From now until the 2020 NFL Draft takes place, we hope to showcase as many prospects as possible and examine both their strengths and weaknesses. Most of these profiles will feature individuals that the Pittsburgh Steelers are likely to have an interest in, while a few others will be top-ranked players. If there is a player you would like us to analyze, let us know in the comments below.
#20 Kindle Vildor/CB Georgia Southern/5’10 191 lbs
- Closes in quickly to make the tackle on short completions
- Physical corner who can outmuscle receivers off the line
- Does a good job tightening the throwing window by pressing off the snap
- Long arms, good length for the position
- Works best in press coverage
- Feisty when combating receivers for the football
- Ball hawk (9 interceptions, 25 passes defended)
- Does not have the instincts to jump routes when in zone coverage
- Needs to be more disciplined in zone coverage
- Inconsistent tackling in run support
- May struggle against quicker receivers
- Level of competition concerns
- 2019: 27 tackles, 2 interceptions, 6 passes defended
- Career: 94 tackles, 9 interceptions, 25 passes defended
- 2019 First Team All Sun Belt Conference Selection
- 2018 First Team All Sun Belt Conference Selection
- 2018 Sun Belt Player of the Year by PFF
- Led the Sun Belt Conference in passes defended in 2018 with 12
- Has recorded at least two interceptions in each of his last three seasons
- 29 career starts
- 2020 Senior Bowl invite
There might not be a better defensive player in the Sun Belt Conference than Georgia Southern cornerback Kindle Vildor. The Georgia Southern cornerback has put himself on the map with his play over the last two years, earning first team selections in 2019 and 2018 and earning an invite to the 2020 Senior Bowl. With his physical play and ball skills (nine career interceptions), Vildor is one of many small school prospects looking to prove they belong in the big leagues.
Vildor is gifted with good length and he puts his long arms to good use. He is very physical off the snap and will out wrestle opposing receivers for the football. His interception above is all of these traits coming in motion. Vildor is physical with the Louisiana receiver, pinning him as he moves up the field and he then is able to control his body and come down with an impressive interception.
Man coverage is his strong suit as it allows Vildor to use his biggest strengths to his advantage. Football is all about being put in positions to succeed and man coverage does just that for the senior cornerback. The play above is an excellent example of that. Vildor is not beaten off the snap, pins the receiver to the sideline and then the finishing touch is him using his arm as leverage to put himself in front of this pass. Had this ball come down in bounds, the Georgia Southern corner would have looked like the intended receiver as he is in excellent position to make a play on the ball.
The first job of a cornerback is to lock down their target. If the receiver cannot catch the football or is not targeted, it is a job well done. But it is also a bonus if cornerbacks can make quarterbacks pay when they are targeted. Vildor made many opposing offenses pay as got his hands on the football quite a bit. With nine interceptions, 25 passes defended and one forced fumble, Vildor was a ball magnet during his time at Georgia Southern. The above forced fumble did not stand but it shows the awareness that the senior cornerback plays with. He is always thinking about taking away the football and there is not much more you can ask out of a cornerback who already comes equipped with coverage skills.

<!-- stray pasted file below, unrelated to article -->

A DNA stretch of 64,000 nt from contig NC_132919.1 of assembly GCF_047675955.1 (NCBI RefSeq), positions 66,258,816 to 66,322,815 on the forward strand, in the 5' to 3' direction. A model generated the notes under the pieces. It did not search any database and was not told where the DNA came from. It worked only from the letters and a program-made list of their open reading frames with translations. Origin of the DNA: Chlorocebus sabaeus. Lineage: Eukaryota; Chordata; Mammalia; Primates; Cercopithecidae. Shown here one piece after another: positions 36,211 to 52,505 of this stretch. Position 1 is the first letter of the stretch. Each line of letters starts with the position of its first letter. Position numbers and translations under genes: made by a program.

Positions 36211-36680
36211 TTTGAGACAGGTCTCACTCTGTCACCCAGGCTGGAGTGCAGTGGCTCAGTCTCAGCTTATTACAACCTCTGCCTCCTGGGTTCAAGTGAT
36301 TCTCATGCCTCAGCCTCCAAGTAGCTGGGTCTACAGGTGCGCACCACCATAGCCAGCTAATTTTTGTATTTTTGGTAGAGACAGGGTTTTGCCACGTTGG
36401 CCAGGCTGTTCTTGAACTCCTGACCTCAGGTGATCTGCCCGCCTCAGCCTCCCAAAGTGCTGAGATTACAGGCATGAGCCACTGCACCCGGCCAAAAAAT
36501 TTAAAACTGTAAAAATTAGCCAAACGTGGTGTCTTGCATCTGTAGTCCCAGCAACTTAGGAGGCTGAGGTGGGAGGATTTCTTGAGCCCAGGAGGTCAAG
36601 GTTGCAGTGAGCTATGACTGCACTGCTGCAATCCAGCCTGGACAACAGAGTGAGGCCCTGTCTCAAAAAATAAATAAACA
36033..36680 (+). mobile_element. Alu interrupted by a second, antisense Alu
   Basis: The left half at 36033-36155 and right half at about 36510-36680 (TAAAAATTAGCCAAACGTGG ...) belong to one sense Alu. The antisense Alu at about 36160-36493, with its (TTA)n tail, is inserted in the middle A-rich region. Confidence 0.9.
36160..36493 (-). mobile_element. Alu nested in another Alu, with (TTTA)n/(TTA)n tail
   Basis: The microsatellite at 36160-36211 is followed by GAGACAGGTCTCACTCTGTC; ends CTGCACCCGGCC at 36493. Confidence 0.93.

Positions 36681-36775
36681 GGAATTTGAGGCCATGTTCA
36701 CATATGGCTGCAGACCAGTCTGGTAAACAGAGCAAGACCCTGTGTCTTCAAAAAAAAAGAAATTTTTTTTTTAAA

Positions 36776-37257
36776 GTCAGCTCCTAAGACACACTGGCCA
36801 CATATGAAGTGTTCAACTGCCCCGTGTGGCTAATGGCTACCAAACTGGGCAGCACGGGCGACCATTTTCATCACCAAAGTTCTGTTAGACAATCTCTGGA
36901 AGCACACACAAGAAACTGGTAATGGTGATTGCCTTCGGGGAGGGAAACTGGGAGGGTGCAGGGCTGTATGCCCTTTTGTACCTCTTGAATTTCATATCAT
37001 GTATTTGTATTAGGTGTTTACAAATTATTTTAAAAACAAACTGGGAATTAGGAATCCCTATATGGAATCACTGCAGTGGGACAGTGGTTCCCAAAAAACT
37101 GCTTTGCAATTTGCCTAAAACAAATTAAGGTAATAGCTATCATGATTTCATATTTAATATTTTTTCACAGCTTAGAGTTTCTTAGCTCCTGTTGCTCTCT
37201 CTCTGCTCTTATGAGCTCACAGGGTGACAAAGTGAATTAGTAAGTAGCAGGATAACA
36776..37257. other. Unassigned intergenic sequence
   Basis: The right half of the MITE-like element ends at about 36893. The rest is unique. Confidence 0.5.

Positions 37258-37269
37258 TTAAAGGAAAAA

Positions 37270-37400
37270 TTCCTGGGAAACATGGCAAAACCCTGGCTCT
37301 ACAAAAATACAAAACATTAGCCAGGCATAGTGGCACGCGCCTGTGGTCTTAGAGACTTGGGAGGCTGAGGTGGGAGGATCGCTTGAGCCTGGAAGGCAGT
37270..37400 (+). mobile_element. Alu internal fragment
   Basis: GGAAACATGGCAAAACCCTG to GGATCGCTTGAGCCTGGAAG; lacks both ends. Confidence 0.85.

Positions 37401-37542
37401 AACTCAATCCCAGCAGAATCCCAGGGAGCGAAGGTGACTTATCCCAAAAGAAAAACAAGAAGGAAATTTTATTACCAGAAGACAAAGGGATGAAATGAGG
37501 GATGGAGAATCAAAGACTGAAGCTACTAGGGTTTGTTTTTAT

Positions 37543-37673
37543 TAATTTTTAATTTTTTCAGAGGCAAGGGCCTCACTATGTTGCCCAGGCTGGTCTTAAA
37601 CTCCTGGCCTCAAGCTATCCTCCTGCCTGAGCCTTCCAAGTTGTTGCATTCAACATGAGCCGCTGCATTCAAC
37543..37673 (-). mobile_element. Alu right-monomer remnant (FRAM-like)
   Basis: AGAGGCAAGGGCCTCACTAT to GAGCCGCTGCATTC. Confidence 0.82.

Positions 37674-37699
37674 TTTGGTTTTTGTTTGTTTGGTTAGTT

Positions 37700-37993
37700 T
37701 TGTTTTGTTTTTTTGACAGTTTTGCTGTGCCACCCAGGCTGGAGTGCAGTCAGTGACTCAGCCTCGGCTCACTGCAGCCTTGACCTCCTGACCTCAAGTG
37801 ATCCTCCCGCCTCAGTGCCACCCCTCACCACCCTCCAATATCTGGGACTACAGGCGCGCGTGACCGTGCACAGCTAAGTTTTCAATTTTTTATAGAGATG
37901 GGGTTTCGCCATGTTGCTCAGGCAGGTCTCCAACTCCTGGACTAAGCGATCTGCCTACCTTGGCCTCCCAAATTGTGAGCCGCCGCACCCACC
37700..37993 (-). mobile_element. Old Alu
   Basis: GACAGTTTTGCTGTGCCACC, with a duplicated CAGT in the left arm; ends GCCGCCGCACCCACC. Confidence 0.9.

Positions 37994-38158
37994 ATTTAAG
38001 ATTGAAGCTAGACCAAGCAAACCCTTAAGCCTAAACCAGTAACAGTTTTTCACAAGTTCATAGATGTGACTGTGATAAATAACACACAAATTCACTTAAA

Vildor may have a tough time against quicker and shiftier receivers at the next level. He gets opened up rather quickly by quick footed receivers who can challenge him off the snap. Take a look at how he was beat off the line of scrimmage on the play above for an easy pitch and catch. Minnesota was one of the top opponents that Georgia Southern faced this season which leaves some question over how Vildor’s level of competition that he faced in college will translate over into the NFL.
The Georgia Southern cornerback was asked to play in zone coverage on more than a few occasions. Here he is inside and is responsible for anything shallow in what looks to be a Cover 2. Vildor needs to be more disciplined and do a better job staying true to his assignment as he carries the receiver a bit too far inside, leaving open running room for the check-down option.
Run defense may not a hill to die on when it comes to cornerback play but it can make a world of a difference for cornerbacks fighting for a roster spot. Unfortunately, this will be one area that Vildor needs to highly improve in. His tackling in run defense is highly suspect as he will whiff on his fair share of tackles. Not only that but he could also be a bit more aggressive when attacking opposing running backs. Again, not the end of the world but for a guy who will need every inch, this is one inch that Vildor cannot afford to concede.
There are many prospects coming into the NFL draft, some will see their stocks boosted by the jersey they donned in college. The same cannot be said for small school prospects like Vildor who will have to let their play define them. So how does Vildor’s play define him? Well, he is a feisty and physical corner who uses his length well in press man coverage. He may struggle against quick footed receivers who can challenge him off the snap with footwork but he’s got a lot of fight in him. He has a lot of positives to work with besides his physical skills as his ball skills also speak for themself.
Projection: Late Day Three
Games Watched: vs Louisiana, vs Minnesota, vs LSU